We get a lot of questions about savings accounts. Why does YNAB handle them the way we do? Why should you include your savings accounts in your budget? Why don’t you categorize when transferring between savings and checking accounts? It can be confusing.
Today I’m going to attempt to use an analogy to help drive home the point.
So you have a pile of clothes on the floor of your closet. It’s a mess. It’s chaos. It’s all there but you need that one shirt for that thing and, well, good luck.
This is exactly how some people “manage” their money. It’s all there in one pile but you don’t know what it’s doing or where it’s going or what will be available in the future. It’s a mess. It’s chaos. And should an emergency come up, well, good luck.
But at some point, it gets frustrating, and you decide you have to get organized. And maybe you get a little over zealous. You’ve heard good things about dressers so you get five. And there is an elaborate system that involves moving the items of clothing you will wear the next day to a special dresser because on the day you wear them you like to take them out of this one particular dresser. It’s complicated. It’s time-consuming. It’s overkill.
And for a lot of you, this is what your finances feel like. Lots of accounts. An elaborate, hierarchy of accounts and transferring—and for what? To hide money from yourself? It’s complicated. It’s time-consuming. It’s overkill.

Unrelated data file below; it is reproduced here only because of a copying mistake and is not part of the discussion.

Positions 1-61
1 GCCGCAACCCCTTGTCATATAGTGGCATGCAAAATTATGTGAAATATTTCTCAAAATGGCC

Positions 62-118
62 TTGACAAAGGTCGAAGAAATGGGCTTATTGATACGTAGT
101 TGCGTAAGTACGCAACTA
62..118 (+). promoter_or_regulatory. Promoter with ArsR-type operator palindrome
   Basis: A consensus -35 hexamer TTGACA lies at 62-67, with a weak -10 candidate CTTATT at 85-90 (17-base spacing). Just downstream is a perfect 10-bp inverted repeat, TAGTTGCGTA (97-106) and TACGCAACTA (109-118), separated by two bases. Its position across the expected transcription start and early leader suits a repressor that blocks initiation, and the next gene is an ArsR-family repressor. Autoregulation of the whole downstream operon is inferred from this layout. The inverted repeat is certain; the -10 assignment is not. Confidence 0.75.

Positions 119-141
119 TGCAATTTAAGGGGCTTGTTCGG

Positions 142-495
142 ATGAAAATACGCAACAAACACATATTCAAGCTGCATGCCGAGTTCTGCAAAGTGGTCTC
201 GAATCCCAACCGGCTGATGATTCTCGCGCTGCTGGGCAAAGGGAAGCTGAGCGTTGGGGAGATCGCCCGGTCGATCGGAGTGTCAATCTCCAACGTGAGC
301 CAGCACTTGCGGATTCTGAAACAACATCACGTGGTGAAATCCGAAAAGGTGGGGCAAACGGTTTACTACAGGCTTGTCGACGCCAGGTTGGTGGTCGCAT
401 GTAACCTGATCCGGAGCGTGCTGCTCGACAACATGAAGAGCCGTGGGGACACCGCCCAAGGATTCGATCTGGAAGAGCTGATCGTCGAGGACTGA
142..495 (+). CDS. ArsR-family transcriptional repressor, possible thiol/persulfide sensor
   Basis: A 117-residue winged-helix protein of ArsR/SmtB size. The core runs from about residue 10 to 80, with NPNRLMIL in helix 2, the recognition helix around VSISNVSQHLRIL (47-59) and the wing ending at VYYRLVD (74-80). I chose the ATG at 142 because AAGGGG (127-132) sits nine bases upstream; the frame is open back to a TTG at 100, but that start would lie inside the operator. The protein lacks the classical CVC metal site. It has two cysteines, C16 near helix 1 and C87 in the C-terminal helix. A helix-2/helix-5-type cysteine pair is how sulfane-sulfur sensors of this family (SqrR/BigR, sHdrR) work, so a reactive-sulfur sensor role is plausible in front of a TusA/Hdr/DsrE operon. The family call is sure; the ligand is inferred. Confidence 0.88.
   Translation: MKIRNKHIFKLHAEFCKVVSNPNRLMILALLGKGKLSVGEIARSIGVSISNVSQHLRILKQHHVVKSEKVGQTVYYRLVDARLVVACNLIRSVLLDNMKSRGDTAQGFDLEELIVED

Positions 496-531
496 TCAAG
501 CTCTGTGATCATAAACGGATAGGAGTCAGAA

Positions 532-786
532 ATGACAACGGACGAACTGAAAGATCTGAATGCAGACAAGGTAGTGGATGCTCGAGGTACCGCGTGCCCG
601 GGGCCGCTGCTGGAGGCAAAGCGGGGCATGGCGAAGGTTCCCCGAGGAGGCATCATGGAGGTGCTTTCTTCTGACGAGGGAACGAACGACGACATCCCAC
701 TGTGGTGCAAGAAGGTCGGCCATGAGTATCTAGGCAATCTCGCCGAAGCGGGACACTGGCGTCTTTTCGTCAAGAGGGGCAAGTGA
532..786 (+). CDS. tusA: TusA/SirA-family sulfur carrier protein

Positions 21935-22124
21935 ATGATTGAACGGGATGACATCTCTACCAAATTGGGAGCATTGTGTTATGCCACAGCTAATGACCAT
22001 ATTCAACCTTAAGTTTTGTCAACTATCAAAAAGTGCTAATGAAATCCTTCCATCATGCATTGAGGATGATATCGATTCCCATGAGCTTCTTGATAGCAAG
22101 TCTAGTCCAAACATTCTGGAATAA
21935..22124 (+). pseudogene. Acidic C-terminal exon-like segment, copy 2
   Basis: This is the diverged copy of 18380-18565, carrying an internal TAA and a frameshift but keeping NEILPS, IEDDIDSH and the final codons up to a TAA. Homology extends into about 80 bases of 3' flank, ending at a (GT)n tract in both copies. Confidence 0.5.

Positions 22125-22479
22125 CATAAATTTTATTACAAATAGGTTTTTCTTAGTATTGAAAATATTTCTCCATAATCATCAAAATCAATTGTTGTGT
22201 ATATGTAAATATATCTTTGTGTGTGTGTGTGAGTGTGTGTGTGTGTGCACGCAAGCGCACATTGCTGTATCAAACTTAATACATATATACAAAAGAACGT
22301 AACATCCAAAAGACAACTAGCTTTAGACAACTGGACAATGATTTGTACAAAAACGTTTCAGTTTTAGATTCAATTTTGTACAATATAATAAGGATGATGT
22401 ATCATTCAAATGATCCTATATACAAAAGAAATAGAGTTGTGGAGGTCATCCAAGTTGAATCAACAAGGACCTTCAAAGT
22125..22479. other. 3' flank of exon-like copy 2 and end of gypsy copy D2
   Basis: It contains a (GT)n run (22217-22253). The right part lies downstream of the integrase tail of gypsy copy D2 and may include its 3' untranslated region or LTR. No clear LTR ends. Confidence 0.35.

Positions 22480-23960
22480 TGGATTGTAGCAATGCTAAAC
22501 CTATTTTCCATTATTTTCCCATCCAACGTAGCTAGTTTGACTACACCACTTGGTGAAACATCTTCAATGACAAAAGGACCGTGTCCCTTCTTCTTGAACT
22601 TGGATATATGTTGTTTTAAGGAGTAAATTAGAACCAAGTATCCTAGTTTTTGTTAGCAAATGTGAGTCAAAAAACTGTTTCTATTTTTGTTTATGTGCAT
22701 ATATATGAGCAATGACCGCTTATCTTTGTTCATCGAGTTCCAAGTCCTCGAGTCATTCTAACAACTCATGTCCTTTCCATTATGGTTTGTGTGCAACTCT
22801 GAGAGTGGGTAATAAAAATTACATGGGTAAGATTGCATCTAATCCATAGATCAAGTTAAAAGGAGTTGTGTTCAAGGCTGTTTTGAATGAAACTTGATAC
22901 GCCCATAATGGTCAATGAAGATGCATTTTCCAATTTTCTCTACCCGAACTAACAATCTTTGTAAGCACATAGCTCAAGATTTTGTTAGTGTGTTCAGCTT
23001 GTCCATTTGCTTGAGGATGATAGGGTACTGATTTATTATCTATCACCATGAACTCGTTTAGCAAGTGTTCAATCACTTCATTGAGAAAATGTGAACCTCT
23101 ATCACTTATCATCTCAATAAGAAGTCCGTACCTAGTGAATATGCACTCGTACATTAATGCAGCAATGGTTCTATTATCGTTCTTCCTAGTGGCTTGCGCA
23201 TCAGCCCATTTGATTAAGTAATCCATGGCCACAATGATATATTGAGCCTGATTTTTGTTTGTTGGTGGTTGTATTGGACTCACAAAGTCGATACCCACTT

What if you had just one dresser and each of the drawers had a distinct purpose? Socks in the top left-hand drawer. Pants in the bottom drawer, etc. There will be drawers that you hardly ever open, but when you need your vacation clothes, they will be there. And for the clothes in regular rotation, you will always know exactly what they are for and where they are. (In case it wasn’t obvious, this is the “just right” solution.)
Your finances are the same. Within the budget, every category has a distinct purpose and every dollar has been allocated purposefully. In the budget, if you think about the dresser as your whole budget, it makes sense that when you actually spend the money—and pull it out of the dresser—that is when you categorize it. If you are just moving money within your budget, from category to category, the money is still there it is just in a different spot. We only need to categorize our money when it goes into the budget, and when it is spent and leaves the system entirely. Just right.
If you can’t wait until next week for more whiteboard wisdom, you can view the entire library here. If you have a question or an idea you’d like us to address in a future Whiteboard Wednesday episode – we’d love to hear from you! Email us at [email protected]
Until next time…